R.C., a Navy veteran in HawaiiFacebook review
TDIU and mental health conditions
“If you don’t talk about past work whenever you’re discussing your mental health problems, especially during a VA exam, the examiner will simply check a box that says: ‘No functional impact.’
“I can’t tell you how many cases I’ve seen of veterans with examinations full of severe symptoms, but there’s no work discussion. There’s no discussion about the problems they had when they were working on site as an electrician, or when they were doing some other type of construction work, or professional office work for an insurance company — there’s no discussion about any of those problems during any of those occupations. So, the examiner will check ‘no functional impact.’
“They may even give you an increase. Your mental health rating might go from 30% to 50%, percent, or maybe even 70%, and they’ll still check ‘no functional impact.’ That provides the VA regional office a cover for denying your TDIU benefits, so it’s very important that you always discuss your past jobs whenever you attend these exams, or to your own private mental health provider. Those records can be provided to the VA to open up the universe of possible evidence of everything the VA has to look at in order to rate you appropriately.
“I know we also have some videos we’ve done previously where we talk about how to prepare for C&P examinations. If you have a C&P examination coming up, or if you’re feeling a little bit fearful about the prospect of going to an exam and maybe that’s why you haven’t applied for benefits, I would encourage you to watch these videos. They can help settle your mind. They can give you a good lay of the land in terms of how the examination is going to be conducted and what you need to cover to make sure that you’re covering as much ground for yourself as possible.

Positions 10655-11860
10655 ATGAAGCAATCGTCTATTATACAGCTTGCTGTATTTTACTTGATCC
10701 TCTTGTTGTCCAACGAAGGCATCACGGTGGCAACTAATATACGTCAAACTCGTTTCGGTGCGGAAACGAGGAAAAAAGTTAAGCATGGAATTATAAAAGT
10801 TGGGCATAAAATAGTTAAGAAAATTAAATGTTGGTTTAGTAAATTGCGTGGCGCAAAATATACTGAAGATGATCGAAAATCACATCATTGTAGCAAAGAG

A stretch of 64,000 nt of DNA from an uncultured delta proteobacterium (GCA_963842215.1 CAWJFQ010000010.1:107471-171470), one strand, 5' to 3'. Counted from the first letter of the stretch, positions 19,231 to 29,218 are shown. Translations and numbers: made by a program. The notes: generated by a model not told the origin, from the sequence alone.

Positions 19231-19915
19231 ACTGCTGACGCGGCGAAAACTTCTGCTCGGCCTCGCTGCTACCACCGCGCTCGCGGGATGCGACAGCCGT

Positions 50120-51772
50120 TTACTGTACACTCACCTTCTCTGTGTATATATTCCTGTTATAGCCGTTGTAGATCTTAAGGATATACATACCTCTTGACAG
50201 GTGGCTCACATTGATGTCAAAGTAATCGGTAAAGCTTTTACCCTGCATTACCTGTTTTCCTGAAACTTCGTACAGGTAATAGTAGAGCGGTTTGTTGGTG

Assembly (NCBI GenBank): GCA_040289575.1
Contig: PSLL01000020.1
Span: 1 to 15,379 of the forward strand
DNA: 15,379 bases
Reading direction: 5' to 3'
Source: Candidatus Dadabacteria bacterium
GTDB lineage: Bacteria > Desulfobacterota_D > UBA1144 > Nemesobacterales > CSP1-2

“Another thing that’s important to discuss is any leaves of absence. If you were having a particularly tough time in your personal life, in your family, or maybe you needed to go to get inpatient alcohol treatment — if you had to take a leave of absence from work, that’s going to be relevant to your mental health condition, especially if your use of alcohol is related to the mental health condition that is service-connected.
“Another issue you want to bring up in discussion of past work is any recollection of disciplinary action by past employers. This is a multi-faceted issue. It’s not simply if you were in trouble at work all the time, but what that can do to a person that has diminished coping skills. Maybe you constantly felt under the gun, or you were in an unhealthy or toxic work environment. If you don’t discuss these symptoms and how they’ve manifested to make you feel like you’re under the gun with these past employers, we’re not going to be able to draw a line clearly from the diagnosis you have to the symptoms you’re dealing with to how that impacted you in your past work in your past jobs. That’s the kind of rationale or evidence that we’re looking to advance whenever we’re trying to win TDIU benefits based on your mental health condition.”
How Woods and Woods can help
“Every day, we speak to veterans about their mental health. We help veterans gain financial security when their mental conditions prevent them from doing what they could do otherwise.
“In order for veterans to get these benefits from the VA, they need to be open about their struggles. More importantly, we want veterans to strive for more than financial security. We want to encourage you to seek the quality of life you deserve. Veterans put their country before themselves, and that has a lasting impact. They deserve to live fulfilling lives. Seeking help financially and speaking with a medical professional can aid in this.”